“I highly recommend using lists,” Altman writes. “Lists are very focusing, and they help me with multitasking because I don’t have to keep as much in my head.”
For his to-do lists, Altman thinks about the big picture and writes down what he wants to get done each day, month, and year.
He doesn’t bother with categorization or scoring (“the most I do is put a star next to really important items”).
But he does alter them frequently, re-transcribing to-do lists to help him think through priorities and adding and removing task items where necessary to ensure he’s focusing on the right things.
“If I’m not in the mood for some particular task, I can always find something else I’m excited to do,” he writes.
3. Not Wasting Time on Stupid Sh*t
Ultimately, what you do is more important than how you do it.
“Picking the right thing to work on is the most important element of productivity and usually almost ignored,” he writes. “It doesn’t matter how fast you move if it’s in a worthless direction.”
But recognizing that requires a level of introspection most people try and avoid.
In his blog post, Altman talks about the idea of falling into the “productivity porn” trap, endlessly optimizing a system to help you get more done without questioning if what you’re doing is even worth all the effort.
“Chasing productivity for its own sake isn’t helpful,” he writes. “It doesn’t matter what system you use or if you squeeze out every second if you’re working on the wrong thing.”
To make sure he’s working on the right things, Altman likes to leave room in his calendar to think about what to work on.
“The best ways for me to do this are reading books, hanging out with interesting people, and spending time in nature,” he writes.
For Altman, people play a big role in his productivity and mental health.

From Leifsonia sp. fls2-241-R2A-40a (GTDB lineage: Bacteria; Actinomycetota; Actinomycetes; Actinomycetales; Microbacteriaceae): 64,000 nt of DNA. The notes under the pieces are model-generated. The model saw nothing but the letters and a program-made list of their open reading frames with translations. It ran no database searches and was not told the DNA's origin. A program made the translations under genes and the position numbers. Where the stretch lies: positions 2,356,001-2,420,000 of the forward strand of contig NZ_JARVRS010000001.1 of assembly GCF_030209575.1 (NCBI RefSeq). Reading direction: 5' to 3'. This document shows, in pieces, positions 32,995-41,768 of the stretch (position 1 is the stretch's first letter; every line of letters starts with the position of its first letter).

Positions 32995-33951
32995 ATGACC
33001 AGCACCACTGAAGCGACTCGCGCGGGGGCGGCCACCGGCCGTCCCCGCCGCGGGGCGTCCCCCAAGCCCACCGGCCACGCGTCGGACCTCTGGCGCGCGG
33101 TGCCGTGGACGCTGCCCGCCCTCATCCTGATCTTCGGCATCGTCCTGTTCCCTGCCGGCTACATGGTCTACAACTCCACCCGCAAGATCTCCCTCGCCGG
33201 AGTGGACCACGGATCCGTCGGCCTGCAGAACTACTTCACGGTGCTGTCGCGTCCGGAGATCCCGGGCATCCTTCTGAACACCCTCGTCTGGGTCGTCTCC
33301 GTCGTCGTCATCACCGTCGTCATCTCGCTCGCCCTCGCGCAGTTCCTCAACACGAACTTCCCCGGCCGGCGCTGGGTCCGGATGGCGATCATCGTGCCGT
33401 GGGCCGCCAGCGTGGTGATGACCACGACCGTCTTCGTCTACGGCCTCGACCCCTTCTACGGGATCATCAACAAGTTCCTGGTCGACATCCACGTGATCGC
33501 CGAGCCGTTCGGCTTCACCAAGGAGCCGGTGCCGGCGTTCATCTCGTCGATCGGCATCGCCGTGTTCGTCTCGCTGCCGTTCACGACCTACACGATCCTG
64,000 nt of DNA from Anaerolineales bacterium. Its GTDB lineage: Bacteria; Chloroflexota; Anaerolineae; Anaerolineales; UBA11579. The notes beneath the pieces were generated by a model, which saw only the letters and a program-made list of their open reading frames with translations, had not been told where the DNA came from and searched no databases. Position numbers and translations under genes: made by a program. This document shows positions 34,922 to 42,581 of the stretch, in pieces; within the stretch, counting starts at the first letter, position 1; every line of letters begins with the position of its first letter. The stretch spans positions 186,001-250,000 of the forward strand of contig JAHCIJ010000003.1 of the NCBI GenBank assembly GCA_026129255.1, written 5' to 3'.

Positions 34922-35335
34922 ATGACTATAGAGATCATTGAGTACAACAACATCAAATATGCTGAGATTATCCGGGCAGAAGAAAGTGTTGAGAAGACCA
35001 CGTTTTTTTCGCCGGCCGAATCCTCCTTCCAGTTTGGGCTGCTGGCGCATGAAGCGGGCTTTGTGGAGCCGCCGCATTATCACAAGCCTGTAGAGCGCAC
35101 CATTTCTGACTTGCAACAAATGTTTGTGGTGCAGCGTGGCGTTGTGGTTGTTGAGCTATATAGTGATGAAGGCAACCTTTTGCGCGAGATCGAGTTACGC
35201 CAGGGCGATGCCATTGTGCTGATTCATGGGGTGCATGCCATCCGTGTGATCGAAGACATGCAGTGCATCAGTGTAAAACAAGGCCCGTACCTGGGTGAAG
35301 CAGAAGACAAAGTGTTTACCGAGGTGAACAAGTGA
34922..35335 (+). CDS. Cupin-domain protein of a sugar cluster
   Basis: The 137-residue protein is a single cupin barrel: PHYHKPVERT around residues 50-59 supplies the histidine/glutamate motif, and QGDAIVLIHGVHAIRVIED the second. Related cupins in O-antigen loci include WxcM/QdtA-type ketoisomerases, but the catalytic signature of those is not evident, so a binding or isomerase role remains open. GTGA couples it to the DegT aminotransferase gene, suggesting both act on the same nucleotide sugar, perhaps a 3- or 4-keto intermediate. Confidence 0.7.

“I love being around people who push me and inspire me to be better,” he writes. “To the degree you [are] able to, avoid the opposite kind of people.”
But you still have to care about what you’re working on to get the most out of it.
“Stuff that you don’t like is a painful drag on morale and momentum,” he writes.
If you’re in a position where you can manage people and what you work on, Altman says to delegate your tasks to someone else who’d enjoy them.
“Remember that everyone else is also most productive when they’re doing what they like,” he writes. “Try to figure out who likes (and is good at) doing what, and delegate that way.”
But, if you find yourself feeling consistently unmotivated, Altman suggests it may be time for a big change.
“If you find yourself not liking what you’re doing for a long period of time, seriously consider a major job change,” he writes. “Short-term burnout happens, but if it isn’t resolved with some time off, maybe it’s time to do something you’re more interested in.”
Hacking Sustainable Growth
Sam Altman didn’t get to where he is without considerable effort.
Like all great success stories, it consisted of years of trial and error—marginal gains that grew over time.
“Compound growth gets discussed as a financial concept, but it works in careers as well, and it is magic,” Altman writes. “A small productivity gain, compounded over 50 years, is worth a lot… If you get 10% more done and 1% better every day compared to someone else, the compounded difference is massive.”
But you have to be focused on the right things.
“Productivity in the wrong direction isn’t worth anything at all,” he reiterates. “Think more about what to work on.”